• There are an awful lot of people out there who really have no idea what on Earth they are talking about but pontificate as if they are serious philosophers;
  • Social media has turned me from a somewhat egalitarian “voice of the people” dude into an almost aristocratic conservative who thinks the peasants should really shut up now because they have no idea what they’re doing;
  • I am not above being one of the idiotic peasants.

So, basically, can everyone just shut the hell up for a little while? You’re all idiots. Myself included.

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Originally published at Quantum Matrix Scribe. Please leave any comments there.

Featured image from Radley Balko’s Facebook page. I didn’t see any prohibitions on sharing, but I will take it down if requested.

The above scene is not from some third world country. It is from Ferguson, Missouri, where a young black man was gunned down by police.

Here’s another picture, from another friend’s Facebook wall:

Ferguson Police 2

 

These are not Army soldiers. This is a local municipal police department in a city of 21,000 people. Why on Earth would they need cops with full body armor, gas masks, and assault vehicles? Maybe this can be some explanation (taken from Twitter):

Meanwhile, the local government has completely shut reporters out of the city:

Journalists encountered a threatening response from police as they tried to cover the protests in Ferguson, the Missouri town that has been upended by the police killing of Michael Brown, an unarmed black teenager.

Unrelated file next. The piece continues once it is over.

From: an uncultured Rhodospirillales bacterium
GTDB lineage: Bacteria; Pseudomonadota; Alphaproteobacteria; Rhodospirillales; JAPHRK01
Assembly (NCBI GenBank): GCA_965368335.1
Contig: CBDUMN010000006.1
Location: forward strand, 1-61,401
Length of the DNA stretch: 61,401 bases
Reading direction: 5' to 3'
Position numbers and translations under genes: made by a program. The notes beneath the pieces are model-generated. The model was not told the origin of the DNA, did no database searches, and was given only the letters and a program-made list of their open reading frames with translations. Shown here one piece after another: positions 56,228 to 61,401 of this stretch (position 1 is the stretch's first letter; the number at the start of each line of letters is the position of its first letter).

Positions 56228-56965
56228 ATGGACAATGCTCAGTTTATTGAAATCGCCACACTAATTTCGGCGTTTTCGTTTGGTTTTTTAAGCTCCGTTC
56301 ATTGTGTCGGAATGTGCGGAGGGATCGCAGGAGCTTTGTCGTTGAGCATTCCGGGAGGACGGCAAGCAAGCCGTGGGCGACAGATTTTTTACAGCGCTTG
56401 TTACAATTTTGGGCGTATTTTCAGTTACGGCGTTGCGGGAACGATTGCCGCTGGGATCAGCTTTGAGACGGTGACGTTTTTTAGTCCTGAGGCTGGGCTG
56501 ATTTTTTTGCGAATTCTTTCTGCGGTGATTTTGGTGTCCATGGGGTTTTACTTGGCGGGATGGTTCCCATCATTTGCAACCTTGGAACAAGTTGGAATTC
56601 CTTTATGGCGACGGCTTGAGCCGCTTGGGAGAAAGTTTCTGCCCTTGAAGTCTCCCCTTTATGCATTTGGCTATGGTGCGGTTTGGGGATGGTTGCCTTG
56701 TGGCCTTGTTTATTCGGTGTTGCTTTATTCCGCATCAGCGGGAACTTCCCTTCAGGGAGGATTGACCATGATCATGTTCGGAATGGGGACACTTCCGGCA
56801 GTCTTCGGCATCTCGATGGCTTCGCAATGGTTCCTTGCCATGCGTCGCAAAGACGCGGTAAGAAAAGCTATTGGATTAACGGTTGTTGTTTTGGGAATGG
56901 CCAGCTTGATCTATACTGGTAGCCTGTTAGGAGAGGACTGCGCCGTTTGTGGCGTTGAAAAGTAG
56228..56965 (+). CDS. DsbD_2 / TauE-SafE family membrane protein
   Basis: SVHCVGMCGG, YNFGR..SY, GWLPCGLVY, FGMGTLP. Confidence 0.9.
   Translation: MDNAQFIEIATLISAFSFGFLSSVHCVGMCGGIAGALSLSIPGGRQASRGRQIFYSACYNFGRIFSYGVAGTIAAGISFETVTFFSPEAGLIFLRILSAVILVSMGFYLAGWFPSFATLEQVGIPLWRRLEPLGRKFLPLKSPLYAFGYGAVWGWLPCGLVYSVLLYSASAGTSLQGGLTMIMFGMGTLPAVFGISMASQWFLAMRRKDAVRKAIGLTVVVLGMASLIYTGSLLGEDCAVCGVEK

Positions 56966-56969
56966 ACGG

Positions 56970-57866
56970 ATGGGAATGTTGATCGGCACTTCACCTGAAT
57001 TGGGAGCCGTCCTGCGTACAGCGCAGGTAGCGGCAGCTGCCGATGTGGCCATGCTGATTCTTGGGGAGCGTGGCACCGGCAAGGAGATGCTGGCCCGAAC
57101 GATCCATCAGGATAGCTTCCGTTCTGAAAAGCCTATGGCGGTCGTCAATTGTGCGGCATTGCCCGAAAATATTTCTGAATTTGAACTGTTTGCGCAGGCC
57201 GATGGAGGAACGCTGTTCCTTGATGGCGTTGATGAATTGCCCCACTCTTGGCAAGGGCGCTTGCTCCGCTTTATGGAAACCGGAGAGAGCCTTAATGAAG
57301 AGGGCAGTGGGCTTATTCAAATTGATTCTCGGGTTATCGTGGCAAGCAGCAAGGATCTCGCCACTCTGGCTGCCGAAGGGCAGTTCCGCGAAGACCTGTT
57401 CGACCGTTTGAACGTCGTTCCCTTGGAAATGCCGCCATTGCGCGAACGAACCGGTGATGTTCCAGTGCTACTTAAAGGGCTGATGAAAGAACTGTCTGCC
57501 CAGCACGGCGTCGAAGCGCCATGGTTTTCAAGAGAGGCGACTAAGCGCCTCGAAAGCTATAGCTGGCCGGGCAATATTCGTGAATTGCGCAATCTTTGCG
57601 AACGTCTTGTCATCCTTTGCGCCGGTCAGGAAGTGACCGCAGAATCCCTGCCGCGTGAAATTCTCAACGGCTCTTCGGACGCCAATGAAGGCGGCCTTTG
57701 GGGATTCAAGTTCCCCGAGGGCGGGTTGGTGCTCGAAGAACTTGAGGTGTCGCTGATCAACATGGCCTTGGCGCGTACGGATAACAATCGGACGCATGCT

While there was a spate of looting on Sunday night, Monday’s demonstrations were peaceful. Protestors faced tear gas and rubber bullets from officers trying to break their ranks up. At the same time, police told local media to get out of the area.

This is not America. This is the purview of a third world tinpot dictatorship, not the leader of the free world and the greatest democracy in the world. Period. They do not need to be stomping people just laying on the ground, or engaging in illegal chokehold manuevers to kill a man who was only selling untaxed cigarettes. Or getting a warrant to conduct a horribly invasive anal probe eight times for “drugs” on the flimsiest of evidence. Or firing dozens of rounds through a van full of children. Or any other terrible acts by police.

Slowly, over the past several years, the police have been transformed from a law enforcement agency to a sort of Russian style “Internal Troops” division. Do we really want to import Putinism over here to the United States?